Then I hear "the punch is over here!"  So I went back to the intersection, by which time there were three more people there

(aargh!) one of whom said "oh yeah, the punch is to the right.  Last year they had a sign."  Great.  I fell in and we went to the punch.

It was on a big pile of jutting rocks -- another pretty frightening place.  If you slipped there, there was no tumble down slope, it was fall through the air!  I crept over as cautiously as I could.

Supposedly, the rocks here look like a big turtle, giving the mountain it's name.  I'm afraid I forgot to look.  Eventually we all punched and headed back down the left trail.  The one experienced guy had just waited there and was directing more people (wish he had been there for me!).  As we headed down, he said I should pass, he was just running with the girl behind us.  I had still lost another place to the delay, but I made that up too.  But if anything, the trail got crazier!  It was steep, with frightful switchbacks when gravity had really taken hold.  And another big rocky area where it seemed the trail just went over a cliff, but the guy behind directed us through.

And then we got to Fat Man's Misery.  I took one look and just turned the other way to find where the trail ACTUALLY went, because there was sure no way it went through there!  Wrong again.  The guy says, "just jump in!"  I said "YOU jump in!"  So he went first.

Imagine a trail going down very steeply, with a big mud bog.  Now put two huge upright rock slabs, maybe 10 inches apart (not kidding!), that you're supposed to squeeze through while sliding down the muddy slope.  Now bend them 30 degrees to the left, so you can't even be vertical when you do it!  That guy hit the bottom, shimmied a little, and yelled back "Go!  Just slide down!"  I jumped in and immediately lost my footing and slid halfway down.  One water bottle went flying.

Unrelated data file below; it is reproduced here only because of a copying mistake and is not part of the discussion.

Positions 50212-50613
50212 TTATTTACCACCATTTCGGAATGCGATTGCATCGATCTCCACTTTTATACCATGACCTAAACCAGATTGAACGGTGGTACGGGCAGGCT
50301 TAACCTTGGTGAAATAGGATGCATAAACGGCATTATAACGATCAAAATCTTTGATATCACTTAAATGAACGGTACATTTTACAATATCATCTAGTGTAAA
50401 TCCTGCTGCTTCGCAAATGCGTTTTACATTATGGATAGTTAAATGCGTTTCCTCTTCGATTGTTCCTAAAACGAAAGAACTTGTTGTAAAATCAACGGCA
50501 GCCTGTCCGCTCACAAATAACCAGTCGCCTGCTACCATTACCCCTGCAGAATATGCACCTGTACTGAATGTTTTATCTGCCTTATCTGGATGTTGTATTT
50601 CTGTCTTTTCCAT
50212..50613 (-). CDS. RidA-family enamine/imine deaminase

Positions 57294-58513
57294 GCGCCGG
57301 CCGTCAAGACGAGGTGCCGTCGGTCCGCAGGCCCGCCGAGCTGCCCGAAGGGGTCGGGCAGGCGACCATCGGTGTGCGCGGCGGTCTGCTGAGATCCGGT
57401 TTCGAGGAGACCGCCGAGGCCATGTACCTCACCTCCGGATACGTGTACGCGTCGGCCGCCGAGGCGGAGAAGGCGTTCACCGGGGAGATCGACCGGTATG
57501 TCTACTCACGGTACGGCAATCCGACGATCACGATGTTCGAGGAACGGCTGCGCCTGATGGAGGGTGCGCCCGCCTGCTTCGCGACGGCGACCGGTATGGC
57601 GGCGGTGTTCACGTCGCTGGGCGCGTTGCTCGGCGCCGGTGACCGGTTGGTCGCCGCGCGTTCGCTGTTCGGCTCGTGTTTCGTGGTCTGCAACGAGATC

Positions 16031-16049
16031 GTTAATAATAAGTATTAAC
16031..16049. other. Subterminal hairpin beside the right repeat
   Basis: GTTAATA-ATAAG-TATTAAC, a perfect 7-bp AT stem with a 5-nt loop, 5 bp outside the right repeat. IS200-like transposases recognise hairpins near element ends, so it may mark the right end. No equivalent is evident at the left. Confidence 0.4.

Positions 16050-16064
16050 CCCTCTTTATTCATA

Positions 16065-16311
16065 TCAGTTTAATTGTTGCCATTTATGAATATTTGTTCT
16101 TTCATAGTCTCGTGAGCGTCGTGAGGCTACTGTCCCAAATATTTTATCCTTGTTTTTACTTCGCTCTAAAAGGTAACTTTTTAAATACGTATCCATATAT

It felt like I scraped up my arm.  I'm kind of lying on the slab in front but my backside is pressed up against the slab in back.  No way could I get back up to the bottle, but one of the folks behind graciously offered to bring it through.  Holy crap.

I slid on out and there was a photographer, of course.  They found the "best" spots on the course, that's for sure!  I went and applied the second punch while waiting for the crew behind.  The first one got out and tossed me my bottle.  I turned to head out, and again, no trail.

Just a little round hole through the rocks about 4 feet up.  You got it, that was the trail.

And the hits just keep on comin'.  The rest of the descent was crazy steep, on super-narrow trails, with frequent switchbacks.  Imagine you're pulled to full speed and then realize you have 5 feet to make a 180 degree turn.  It was awful.  I mean, OK, trail surface is nice, weather is nice, scenery is nice.  But it was easily the slowest downhill I did all day.  Then we got to the rocky sections.  Still every bit as steep, but unnavigable unless you walk.  Coming down Terrapin was my least favorite part of the course.

FINALLY I saw a runner coming the other way.  I wasn't really clear on why, but it seemed like a good sign.  Of course, then I remembered that you double back a bit after getting to the last aid station.  I though it was only a quarter mile from one of the course descriptions, so I felt pretty good, but it just kept on going and going.  Steeply down and rocky, of course.  People (well ahead of me!) were walking back up.  Then I stumbled on a rock, and my legs all tensed up to keep me from falling, and BLAM!  Leg cramp.  My calf knotted up and I had to stop and try to stretch it and massage it back to life.  Sigh.